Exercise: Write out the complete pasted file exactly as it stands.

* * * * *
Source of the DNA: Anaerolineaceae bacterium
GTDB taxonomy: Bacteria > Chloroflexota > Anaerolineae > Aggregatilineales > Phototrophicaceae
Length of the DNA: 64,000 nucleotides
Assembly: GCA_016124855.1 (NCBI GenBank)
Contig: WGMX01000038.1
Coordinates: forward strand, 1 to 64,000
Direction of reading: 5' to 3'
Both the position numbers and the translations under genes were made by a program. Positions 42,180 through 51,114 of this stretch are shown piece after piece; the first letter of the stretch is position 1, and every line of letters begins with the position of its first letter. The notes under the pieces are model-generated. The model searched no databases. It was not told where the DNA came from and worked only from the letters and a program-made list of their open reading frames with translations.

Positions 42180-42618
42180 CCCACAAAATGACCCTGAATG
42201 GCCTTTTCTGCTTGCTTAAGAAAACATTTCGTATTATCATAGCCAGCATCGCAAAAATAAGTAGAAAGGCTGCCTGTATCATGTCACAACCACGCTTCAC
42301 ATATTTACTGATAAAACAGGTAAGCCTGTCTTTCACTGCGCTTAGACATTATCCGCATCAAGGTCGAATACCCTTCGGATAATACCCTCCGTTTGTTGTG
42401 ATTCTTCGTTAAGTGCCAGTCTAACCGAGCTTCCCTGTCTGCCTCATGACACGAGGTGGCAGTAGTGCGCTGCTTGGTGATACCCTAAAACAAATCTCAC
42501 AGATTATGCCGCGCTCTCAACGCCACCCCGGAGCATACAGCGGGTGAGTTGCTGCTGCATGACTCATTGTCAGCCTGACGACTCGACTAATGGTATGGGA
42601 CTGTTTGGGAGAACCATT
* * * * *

Source of the DNA: Anaerolineaceae bacterium
GTDB taxonomy: Bacteria > Chloroflexota > Anaerolineae > Aggregatilineales > Phototrophicaceae
Length of the DNA: 64,000 nucleotides
Assembly: GCA_016124855.1 (NCBI GenBank)
Contig: WGMX01000038.1
Coordinates: forward strand, 1 to 64,000
Direction of reading: 5' to 3'
Both the position numbers and the translations under genes were made by a program. Positions 42,180 through 51,114 of this stretch are shown piece after piece; the first letter of the stretch is position 1, and every line of letters begins with the position of its first letter. The notes under the pieces are model-generated. The model searched no databases. It was not told where the DNA came from and worked only from the letters and a program-made list of their open reading frames with translations.

Positions 42180-42618
42180 CCCACAAAATGACCCTGAATG
42201 GCCTTTTCTGCTTGCTTAAGAAAACATTTCGTATTATCATAGCCAGCATCGCAAAAATAAGTAGAAAGGCTGCCTGTATCATGTCACAACCACGCTTCAC
42301 ATATTTACTGATAAAACAGGTAAGCCTGTCTTTCACTGCGCTTAGACATTATCCGCATCAAGGTCGAATACCCTTCGGATAATACCCTCCGTTTGTTGTG
42401 ATTCTTCGTTAAGTGCCAGTCTAACCGAGCTTCCCTGTCTGCCTCATGACACGAGGTGGCAGTAGTGCGCTGCTTGGTGATACCCTAAAACAAATCTCAC
42501 AGATTATGCCGCGCTCTCAACGCCACCCCGGAGCATACAGCGGGTGAGTTGCTGCTGCATGACTCATTGTCAGCCTGACGACTCGACTAATGGTATGGGA
42601 CTGTTTGGGAGAACCATT